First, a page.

India has not faced the brunt of BIT as much as other nations. However, in a notorious case, White Industries was awarded USD 4 million because of the failure of Indian courts to enforce an award in its favour for a decade. BITs have increasingly been used to arbitrate economic and monetary policy of countries, a practice derided by the Delhi High Court in 2017 even as it declined to issue an injunction against Vodafone for filing the UK claim. The Delhi High Court did hold that Indian courts have jurisdiction to entertain actions against BITs if they were oppressive, inequitable, or constitute an abuse of the legal power.
India has sought to recast its bilateral investment treaties, terminating most of them in 2016.
However, India’s model BIT treaty – more weighed in favour of India, and excluding the fair and equitable clause and tax provisions from BIT purview, and requiring exhaustion of domestic remedies – has not been accepted by most other countries. This is a sticking point in the Free Trade Agreement being negotiated with the European Union.
The pushback against BITs is, however, not limited to India. They have been recognised to be systematically in favour of the investor.
Indian Tax & Economic Policies Need to be Fairer and More Equitable
There is little causation to whether they promote economic development. The European Court of Justice recently ruled that BIT between European countries was contrary to European treaties, as they ousted the jurisdiction of courts.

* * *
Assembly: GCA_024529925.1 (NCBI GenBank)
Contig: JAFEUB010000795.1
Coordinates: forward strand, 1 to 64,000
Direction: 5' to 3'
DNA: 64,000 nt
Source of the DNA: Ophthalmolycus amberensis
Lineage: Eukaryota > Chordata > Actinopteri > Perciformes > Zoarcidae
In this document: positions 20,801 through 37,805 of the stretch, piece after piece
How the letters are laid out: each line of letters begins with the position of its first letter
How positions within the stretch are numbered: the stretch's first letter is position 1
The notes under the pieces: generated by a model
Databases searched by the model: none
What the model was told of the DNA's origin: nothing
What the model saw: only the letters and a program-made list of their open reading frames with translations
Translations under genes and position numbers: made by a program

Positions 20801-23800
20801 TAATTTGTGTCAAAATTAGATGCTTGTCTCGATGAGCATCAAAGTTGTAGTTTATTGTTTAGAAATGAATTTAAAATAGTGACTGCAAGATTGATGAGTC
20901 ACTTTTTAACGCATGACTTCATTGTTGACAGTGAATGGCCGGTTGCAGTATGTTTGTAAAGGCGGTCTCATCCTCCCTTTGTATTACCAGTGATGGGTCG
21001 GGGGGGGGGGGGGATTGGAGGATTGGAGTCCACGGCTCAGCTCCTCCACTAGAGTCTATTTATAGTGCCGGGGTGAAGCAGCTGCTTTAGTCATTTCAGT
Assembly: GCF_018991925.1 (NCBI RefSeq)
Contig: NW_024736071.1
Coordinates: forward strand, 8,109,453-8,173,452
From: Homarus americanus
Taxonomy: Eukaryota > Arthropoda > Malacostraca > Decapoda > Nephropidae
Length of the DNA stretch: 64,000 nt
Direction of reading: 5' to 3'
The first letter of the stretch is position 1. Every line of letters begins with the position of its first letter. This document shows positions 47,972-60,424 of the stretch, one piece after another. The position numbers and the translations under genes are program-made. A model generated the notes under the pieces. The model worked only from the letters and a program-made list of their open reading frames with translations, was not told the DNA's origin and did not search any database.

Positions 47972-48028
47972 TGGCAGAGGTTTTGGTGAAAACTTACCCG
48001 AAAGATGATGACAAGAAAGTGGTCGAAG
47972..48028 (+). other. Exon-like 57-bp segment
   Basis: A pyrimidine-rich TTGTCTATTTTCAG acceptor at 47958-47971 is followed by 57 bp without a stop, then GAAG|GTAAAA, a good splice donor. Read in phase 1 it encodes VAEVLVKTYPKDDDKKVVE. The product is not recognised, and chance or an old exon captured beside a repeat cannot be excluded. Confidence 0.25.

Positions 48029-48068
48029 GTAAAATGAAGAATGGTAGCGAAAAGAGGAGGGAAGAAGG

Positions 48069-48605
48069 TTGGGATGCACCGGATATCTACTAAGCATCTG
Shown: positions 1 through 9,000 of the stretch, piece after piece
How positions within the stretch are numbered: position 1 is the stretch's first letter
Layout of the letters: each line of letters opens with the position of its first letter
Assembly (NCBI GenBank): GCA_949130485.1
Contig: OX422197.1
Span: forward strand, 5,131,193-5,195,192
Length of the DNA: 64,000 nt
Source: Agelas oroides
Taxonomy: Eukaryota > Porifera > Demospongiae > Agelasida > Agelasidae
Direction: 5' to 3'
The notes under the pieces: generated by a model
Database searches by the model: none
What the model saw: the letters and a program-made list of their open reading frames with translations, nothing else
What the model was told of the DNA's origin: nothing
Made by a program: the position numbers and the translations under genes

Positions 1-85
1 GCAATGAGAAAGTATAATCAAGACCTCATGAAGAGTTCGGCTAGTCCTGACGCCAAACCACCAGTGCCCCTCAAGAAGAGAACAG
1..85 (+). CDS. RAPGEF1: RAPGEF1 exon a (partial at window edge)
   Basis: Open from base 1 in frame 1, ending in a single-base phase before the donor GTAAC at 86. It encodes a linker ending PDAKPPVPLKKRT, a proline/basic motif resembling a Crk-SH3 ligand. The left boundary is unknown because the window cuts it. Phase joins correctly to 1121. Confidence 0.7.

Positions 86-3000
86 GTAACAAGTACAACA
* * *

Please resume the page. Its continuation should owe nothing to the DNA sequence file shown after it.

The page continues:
India’s strategy has been to seek, so far unsuccessfully, to negotiate new BITs, and for existing awards, not comply with their outcomes. It has thus far not paid the amounts due to Deutsche Telekom and Antrix Corporation Ltd. A Nissan BIT dispute under the Indo-Japan CEPA is pending in Singapore.
None of this, however, deviates from the fact that Indian tax and economic policies need to be fairer and more equitable, to all classes of investors, domestic and foreign.
And when absurdities such as the 2012 retrospective amendment is brought in – parliament or the courts should put a stop to it. Unfortunately, for now, this seems to be wishful thinking.
(Avi Singh is an advocate who specialises in transnational law and serves as the Additional Standing Counsel for the government of NCT of Delhi. This is an opinion piece and the views expressed are the author’s own. The Quint neither endorses nor is responsible for them.)